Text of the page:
Subject: Re: sendmail licensing again
To: None <email@example.com>
From: Greg A. Woods <firstname.lastname@example.org>
Date: 12/13/1998 18:23:54
[ On Sat, December 12, 1998 at 04:55:43 (-0800), Todd Whitesel wrote: ]
> Subject: Re: sendmail licensing again
> > tools work based on this assumption and so far as I know it's not
> > currently possible to get gdb, for example, to parse a PMake file and
> > learn where it should find the sources, objects, and such are (or even
> > to ask make to tell it these things are). Not to say it can't be done,
> Cooperation between GDB and 'make' is totally unnecessary.
> cc -g -S hello.c
> Look at hello.s; the first two ".stabs" lines should mention the working
> directory of the compiler, and the command line argument for the source file.
> If GDB cannot find the source from the executable, then either you goofed or
> there is a bug that should be fixed.
Yeah, I know, but I was doing this under FreeBSD, remember?
> I don't think "ease of debugging" is a valid argument against the src/gnu
> directory -- teach your development tools how to find source files correctly.
Well, for starters you can't even begin debugging in the same directory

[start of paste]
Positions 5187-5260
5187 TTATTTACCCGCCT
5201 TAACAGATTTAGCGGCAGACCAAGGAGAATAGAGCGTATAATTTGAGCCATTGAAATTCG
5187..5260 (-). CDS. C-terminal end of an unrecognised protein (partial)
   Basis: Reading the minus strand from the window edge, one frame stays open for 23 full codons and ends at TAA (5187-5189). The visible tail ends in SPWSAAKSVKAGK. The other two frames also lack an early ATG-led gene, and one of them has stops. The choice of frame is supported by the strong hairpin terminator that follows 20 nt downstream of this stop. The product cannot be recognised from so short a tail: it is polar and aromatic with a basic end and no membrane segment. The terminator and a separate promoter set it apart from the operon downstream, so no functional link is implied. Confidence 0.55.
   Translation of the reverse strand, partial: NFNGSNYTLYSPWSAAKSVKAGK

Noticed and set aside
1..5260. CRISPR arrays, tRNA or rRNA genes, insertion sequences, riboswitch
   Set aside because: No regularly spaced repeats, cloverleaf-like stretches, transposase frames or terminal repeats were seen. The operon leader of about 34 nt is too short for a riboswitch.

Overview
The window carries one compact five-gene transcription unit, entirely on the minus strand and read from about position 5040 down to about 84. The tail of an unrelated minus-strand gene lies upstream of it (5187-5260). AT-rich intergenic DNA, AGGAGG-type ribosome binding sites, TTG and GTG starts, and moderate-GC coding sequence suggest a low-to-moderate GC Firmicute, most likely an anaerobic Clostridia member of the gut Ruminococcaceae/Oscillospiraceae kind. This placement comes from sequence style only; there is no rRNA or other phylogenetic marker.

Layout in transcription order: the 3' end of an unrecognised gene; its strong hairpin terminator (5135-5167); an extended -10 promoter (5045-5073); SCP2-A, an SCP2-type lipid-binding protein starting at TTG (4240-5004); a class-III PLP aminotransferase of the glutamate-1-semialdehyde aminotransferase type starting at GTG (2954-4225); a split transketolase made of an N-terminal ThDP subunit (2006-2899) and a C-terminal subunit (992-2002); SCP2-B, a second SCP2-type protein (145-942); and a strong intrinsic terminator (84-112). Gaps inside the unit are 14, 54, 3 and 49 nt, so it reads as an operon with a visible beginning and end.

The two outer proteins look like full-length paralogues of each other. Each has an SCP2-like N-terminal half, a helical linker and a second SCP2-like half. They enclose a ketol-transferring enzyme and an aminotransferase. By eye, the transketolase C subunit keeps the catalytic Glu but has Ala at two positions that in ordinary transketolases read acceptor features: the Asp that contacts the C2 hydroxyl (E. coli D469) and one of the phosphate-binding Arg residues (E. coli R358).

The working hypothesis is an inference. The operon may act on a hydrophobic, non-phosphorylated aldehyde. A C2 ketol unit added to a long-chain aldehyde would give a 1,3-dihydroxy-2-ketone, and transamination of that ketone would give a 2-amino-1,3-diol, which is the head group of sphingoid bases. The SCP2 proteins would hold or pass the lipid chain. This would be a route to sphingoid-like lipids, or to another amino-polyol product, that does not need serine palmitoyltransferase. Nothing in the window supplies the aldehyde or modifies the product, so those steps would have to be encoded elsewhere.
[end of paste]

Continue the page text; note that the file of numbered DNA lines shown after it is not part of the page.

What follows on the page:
you run "make" from if you're using a separate object directory,
regardless of where the source lives.
Besides when using VPATH-like schemes, you still can't easily build
files without cut&paste of the often lengthy pathnames to the source.
Not everyone has such ease-of-use *all* the time. You certainly can't
edit the files you're debugging without cut&paste either.
And in any case my point is that the use of VPATH mechanisms in the
segregated source trees makes some small portions of the source tree
look and feel and behave differently from all the rest of the source
tree (except for that one place where recursive make is not used, aka
the kernel), and all for unnecessary reasons. There's no real reason
why the source can't be fully integrated while at the same time meeting
the needs of binary-only vendors who should obey both the letter of the
law, if not the full intent of copyright licenses similar to the FSF's
Greg A. Woods
+1 416 218-0098 VE3TCP <email@example.com> <robohack!woods>
Planix, Inc. <firstname.lastname@example.org>; Secrets of the Weird <email@example.com>